“Apple expects employees to return to their desks at least three days a week when its offices reopen. And although the Covid-19 delta variant has made it unclear exactly when that will be, Apple’s normally heads-down employees are pushing back in an unprecedented way. They’ve created two petitions demanding the option to work remotely full time that have collected over 1,000 signatures combined, a handful of people have resigned over the matter, and some employees have begun speaking out publicly to criticize management’s stance.”
First, let’s understand Apple’s side of the story: “One of the most critical reasons Apple is fighting to get people back in the office is that its leaders think being in the office is good for business.
“Innovation isn’t always a planned activity,” Cook told People magazine this spring. “It’s bumping into each other over the course of the day and advancing an idea that you just had. And you really need to be together to do that.”…
At many offices, particularly at a giant tech campus like Apple’s headquarters, there’s a sort of formula for encouraging workers to talk to each other, even if they don’t work in the same department or on the same project. Through architecture and design, which Apple has invested in heavily, management can channel workers into the same space with communal kitchens, centrally located bathrooms, and atriums.
That’s harder to recreate in the virtual world of Zoom calls, Slack, and email.”
On this specific point made by the Apple CEO, several Apple employees have given rebuttals to the authors of this article: ““I don’t think [management] is entirely wrong,” one Apple engineer, who spoke on the condition of anonymity because of Apple’s policy against employees speaking to the press without authorization, told Recode. “I think there are hallway conversations that I miss. But I think they overstate the value of it.”…
“There’s this idea that people skateboarding around tech campuses are bumping into each other and coming up with great new inventions,” said Cher Scarlett, an engineer at Apple who joined the company during the pandemic and has become a leader in, among other issues, organizing her colleagues on pushing for more remote work. “That’s just not true,” she said.”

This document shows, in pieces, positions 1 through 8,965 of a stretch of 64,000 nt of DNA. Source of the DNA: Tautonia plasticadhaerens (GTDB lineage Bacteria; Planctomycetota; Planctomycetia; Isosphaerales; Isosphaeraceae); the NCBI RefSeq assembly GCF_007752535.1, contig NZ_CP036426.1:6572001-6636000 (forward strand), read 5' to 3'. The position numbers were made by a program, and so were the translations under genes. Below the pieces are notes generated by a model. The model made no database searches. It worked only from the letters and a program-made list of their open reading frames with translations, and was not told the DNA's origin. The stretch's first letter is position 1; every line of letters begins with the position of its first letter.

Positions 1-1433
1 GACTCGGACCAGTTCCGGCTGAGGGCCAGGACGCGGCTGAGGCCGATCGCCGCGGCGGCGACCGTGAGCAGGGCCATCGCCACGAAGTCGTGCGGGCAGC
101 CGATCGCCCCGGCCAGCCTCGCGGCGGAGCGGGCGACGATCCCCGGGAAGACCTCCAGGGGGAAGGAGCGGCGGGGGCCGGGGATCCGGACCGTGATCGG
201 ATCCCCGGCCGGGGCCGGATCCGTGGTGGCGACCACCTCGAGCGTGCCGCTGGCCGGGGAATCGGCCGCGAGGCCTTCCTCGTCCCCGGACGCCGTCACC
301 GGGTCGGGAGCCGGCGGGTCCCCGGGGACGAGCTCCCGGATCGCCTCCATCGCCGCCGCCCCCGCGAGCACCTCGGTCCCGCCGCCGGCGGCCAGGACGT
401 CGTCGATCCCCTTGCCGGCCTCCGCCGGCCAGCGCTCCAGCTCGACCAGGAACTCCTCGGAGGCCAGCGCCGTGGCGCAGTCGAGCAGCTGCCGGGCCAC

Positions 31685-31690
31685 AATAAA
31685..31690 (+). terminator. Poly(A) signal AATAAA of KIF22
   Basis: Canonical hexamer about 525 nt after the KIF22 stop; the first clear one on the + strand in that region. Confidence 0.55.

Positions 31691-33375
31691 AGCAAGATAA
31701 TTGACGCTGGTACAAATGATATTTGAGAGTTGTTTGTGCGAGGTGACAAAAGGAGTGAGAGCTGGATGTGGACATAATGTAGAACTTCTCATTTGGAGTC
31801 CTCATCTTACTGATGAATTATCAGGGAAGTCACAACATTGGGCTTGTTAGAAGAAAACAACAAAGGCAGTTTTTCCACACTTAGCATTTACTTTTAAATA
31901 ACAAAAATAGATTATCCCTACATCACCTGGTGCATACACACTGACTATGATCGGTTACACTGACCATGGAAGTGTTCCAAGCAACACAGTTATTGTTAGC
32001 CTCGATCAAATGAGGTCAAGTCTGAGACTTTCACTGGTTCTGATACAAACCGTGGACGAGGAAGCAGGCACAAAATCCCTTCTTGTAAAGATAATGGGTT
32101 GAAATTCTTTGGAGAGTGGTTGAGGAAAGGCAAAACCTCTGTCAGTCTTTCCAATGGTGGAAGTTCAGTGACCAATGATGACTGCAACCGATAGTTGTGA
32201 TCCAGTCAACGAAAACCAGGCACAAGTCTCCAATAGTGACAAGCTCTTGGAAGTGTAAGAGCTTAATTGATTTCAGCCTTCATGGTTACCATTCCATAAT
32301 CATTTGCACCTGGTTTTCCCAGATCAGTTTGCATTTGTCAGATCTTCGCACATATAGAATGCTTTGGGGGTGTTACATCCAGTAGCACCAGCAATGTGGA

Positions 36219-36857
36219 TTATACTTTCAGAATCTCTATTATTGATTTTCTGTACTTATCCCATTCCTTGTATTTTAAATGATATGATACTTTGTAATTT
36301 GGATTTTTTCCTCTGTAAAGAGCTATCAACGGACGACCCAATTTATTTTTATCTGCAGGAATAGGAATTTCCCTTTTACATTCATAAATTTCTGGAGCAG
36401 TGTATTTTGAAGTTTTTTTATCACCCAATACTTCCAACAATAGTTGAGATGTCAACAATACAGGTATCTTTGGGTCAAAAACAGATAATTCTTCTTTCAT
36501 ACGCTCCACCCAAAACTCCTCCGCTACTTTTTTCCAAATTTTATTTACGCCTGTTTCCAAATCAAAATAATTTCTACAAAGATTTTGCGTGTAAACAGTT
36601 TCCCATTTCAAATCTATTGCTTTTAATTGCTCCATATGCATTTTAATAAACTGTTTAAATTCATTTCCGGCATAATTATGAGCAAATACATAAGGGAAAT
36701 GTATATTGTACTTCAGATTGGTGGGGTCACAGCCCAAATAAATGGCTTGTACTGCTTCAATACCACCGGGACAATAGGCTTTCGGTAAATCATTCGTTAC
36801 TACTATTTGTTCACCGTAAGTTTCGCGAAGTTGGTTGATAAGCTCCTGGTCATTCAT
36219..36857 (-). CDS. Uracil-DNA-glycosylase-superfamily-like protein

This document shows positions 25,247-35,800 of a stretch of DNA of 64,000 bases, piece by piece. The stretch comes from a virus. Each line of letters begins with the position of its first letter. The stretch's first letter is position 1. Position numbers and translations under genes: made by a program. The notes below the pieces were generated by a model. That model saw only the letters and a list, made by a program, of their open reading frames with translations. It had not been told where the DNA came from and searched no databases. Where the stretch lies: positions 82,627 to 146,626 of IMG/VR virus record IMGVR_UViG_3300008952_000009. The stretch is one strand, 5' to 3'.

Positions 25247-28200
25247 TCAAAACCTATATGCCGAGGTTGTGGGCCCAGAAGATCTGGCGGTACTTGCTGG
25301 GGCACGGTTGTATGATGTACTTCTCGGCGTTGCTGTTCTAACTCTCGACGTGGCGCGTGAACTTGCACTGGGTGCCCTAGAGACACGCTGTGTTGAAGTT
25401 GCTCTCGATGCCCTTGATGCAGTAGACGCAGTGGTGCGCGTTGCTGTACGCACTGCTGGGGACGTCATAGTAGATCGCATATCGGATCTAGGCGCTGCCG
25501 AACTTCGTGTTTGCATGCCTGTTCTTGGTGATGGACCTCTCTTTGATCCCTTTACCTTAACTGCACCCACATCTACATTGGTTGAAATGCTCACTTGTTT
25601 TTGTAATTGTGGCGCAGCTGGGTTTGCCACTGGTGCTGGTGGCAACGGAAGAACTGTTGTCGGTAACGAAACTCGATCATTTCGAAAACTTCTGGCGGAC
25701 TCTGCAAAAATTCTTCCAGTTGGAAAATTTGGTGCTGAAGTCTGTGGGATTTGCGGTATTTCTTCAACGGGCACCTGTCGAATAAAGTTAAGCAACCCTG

Balanced against the modest benefits of collaboration in the office, those in favour of sustained WFH in the long-run point to a variety of benefits of not having to work in the office: ““We had a running joke where we had a ‘crying room’ at the office,” Parrish told Recode. “We are as a group happier, healthier, and just doing so much better than we ever were in the office. And that’s because we’re able to have our own spaces … we’re able to escape a little bit from some of the more toxic elements of work.”….
For many, remote work during the pandemic made their lives better. Skipping a commute or being able to duck out in the middle of the day to run errands or shepherd children gave people a better sense of work-life balance. For those who felt left out from office camaraderie and extracurricular activities, the ability to work from home has been less isolating….
One thing some cited, in addition to family and medical reasons, was the incredibly high cost of housing near Apple’s headquarters in Silicon Valley. For the first time, some workers were able to move farther away from the office to more affordable areas on the outskirts. For those who currently have no commute, it’s hard to imagine going back to driving a two- to four-hour round trip.
Parrish said that she is often on calls as early as 6 am and sometimes as late as 10:30 pm. She finds it much easier to take those calls from home.
“For a lot of people, remote work allowed them a kind of work-life balance that was absolutely impossible in the office,” said Parrish, who said she also has health concerns about returning to the office because her partner is immunocompromised. “I’m able to have a life outside my job again, and I’m not willing to give that up.””
If the world’s most profitable company with a fabulous campus and great facilities is having a tough time selling “work-from-office” to its employees in California, one doesn’t have to be a management consultant to see what this implies for lesser companies operating in densely packed cities with decrepit transport infrastructure.
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